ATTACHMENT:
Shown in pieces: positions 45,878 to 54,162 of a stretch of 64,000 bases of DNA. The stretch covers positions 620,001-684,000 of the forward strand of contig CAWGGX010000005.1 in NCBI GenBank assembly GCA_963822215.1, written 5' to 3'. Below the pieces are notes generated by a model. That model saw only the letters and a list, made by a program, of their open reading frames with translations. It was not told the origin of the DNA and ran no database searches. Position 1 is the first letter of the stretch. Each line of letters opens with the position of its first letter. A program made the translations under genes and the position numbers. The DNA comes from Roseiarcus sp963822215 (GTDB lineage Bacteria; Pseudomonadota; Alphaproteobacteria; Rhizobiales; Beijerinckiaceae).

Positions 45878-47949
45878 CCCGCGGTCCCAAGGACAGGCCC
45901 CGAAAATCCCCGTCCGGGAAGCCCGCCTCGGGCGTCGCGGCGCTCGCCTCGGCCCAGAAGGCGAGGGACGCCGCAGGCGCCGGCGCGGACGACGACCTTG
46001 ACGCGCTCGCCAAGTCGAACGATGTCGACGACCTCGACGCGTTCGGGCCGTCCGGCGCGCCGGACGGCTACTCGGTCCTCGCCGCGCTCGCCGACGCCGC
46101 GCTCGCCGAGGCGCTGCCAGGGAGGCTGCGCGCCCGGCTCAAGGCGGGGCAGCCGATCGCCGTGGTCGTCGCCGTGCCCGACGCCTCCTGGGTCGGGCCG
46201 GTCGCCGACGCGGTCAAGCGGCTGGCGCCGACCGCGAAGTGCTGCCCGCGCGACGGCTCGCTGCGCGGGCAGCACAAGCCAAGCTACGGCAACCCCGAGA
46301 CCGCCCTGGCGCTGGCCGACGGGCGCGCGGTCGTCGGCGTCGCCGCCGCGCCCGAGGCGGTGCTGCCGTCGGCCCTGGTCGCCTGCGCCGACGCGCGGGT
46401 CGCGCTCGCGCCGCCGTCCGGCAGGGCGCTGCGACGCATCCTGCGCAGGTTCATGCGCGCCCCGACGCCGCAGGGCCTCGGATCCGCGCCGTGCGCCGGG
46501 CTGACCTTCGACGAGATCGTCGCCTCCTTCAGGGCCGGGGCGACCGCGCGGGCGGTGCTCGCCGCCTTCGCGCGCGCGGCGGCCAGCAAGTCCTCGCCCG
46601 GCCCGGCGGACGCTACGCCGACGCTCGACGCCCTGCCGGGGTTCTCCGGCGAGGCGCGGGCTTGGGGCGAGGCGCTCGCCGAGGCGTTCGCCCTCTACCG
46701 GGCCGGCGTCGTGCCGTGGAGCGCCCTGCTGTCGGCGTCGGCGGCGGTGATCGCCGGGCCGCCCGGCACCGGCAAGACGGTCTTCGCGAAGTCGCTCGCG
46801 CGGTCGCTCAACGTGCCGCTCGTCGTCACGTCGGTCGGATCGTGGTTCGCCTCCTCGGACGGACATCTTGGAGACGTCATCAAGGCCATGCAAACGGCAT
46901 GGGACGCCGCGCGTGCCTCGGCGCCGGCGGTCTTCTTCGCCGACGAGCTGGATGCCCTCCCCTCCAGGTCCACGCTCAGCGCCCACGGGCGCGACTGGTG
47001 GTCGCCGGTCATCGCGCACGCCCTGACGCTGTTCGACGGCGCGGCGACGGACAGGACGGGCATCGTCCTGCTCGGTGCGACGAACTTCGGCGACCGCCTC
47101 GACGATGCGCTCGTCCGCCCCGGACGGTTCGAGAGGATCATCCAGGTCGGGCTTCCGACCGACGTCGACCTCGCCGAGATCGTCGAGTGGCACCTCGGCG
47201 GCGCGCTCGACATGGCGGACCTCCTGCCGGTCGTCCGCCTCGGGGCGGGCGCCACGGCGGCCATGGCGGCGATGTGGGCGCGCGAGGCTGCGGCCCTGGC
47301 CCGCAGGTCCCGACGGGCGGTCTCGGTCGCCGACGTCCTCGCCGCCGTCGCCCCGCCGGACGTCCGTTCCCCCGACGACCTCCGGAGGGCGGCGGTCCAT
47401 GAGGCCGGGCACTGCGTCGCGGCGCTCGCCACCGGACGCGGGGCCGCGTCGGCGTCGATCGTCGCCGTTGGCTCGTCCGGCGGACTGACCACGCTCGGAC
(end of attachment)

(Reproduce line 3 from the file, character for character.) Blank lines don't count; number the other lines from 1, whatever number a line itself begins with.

45878 CCCGCGGTCCCAAGGACAGGCCC